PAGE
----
Ravel, Bolero + La Valse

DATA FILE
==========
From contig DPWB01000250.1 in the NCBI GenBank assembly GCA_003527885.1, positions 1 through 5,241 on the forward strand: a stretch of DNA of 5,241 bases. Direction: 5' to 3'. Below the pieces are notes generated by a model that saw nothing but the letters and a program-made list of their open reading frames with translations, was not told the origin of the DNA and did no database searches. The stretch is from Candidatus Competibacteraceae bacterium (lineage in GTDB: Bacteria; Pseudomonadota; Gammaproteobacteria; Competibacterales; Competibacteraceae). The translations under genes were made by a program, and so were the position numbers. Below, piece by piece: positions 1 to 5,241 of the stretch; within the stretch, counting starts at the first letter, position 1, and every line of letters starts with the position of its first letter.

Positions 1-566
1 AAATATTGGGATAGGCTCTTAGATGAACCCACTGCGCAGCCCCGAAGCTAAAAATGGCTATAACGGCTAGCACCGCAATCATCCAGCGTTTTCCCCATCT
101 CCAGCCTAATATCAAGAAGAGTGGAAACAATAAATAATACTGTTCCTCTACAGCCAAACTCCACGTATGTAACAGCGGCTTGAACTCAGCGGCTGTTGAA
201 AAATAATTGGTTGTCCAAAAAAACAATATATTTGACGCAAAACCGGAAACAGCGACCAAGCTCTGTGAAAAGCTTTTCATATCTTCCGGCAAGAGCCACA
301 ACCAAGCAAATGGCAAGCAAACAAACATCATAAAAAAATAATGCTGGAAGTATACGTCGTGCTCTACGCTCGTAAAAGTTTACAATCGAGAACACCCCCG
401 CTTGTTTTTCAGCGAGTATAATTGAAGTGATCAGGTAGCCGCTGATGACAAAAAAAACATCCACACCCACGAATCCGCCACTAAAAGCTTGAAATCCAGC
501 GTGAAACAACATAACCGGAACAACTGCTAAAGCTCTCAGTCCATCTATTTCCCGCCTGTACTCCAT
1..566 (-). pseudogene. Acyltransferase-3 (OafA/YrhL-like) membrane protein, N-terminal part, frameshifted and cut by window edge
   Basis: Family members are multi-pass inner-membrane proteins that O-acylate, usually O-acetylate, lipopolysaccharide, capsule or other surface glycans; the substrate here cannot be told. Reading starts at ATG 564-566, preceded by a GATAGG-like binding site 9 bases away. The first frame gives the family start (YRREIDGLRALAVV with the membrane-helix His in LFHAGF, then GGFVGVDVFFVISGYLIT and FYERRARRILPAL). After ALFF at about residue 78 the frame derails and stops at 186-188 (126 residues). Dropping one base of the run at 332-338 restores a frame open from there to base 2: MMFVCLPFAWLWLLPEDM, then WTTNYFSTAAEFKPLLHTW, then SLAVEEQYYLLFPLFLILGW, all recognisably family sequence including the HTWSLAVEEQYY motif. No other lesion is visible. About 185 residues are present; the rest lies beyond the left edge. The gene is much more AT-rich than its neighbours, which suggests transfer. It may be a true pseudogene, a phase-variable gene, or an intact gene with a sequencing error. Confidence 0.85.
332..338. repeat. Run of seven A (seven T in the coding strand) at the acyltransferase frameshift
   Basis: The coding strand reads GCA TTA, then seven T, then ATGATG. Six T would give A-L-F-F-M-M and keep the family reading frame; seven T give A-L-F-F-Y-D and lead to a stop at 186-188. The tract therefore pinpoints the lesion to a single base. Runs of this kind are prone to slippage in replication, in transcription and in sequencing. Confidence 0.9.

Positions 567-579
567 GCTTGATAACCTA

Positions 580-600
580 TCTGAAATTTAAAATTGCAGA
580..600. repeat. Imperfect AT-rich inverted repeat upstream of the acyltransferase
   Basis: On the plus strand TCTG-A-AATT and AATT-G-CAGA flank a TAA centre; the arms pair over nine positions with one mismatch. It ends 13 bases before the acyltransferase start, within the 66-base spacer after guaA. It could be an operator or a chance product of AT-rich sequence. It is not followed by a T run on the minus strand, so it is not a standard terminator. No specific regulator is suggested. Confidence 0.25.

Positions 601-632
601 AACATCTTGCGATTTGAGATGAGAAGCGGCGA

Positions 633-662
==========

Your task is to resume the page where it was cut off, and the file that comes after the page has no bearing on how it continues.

Maurice Ravel the Magician, the Swiss Watchmaker, the aloof, the elegant, the precise, the soulful, the childlike, the naive, the warm, the radical, the progressive. These are all words that were used to describe a man of elegant contradictions throughout his life and into today. I talked a lot about Ravel’s skill with orchestration last week when we discussed Mussorgsky’s Pictures at an Exhibition, but Ravel's brilliance and creativity in terms of orchestral sound is absolutely unparalleled in musical history. But Ravel is somebody I’ve very rarely covered on the show, partly because he didn’t write very many large scale works that would cover a whole hour long episode. Well, it took 6 years for me to figure it out, but I realized a little while ago that I could cover two of Ravel’s shorter pieces and put them together on a double bill, so to speak. So today I’m going to tell you about Ravel’s most beloved and most despised piece, Bolero, and about my favorite piece of Ravel’s, La Valse. These are two pieces that could not be more different in their aims, in their constructions, and in their impacts on the audience. They are both thrillingly exciting, but in completely different ways. A good performance of Bolero should make you want to jump out of your seat with excitement, while a good performance of La Valse should terrify you to your core. Join us to learn all about it!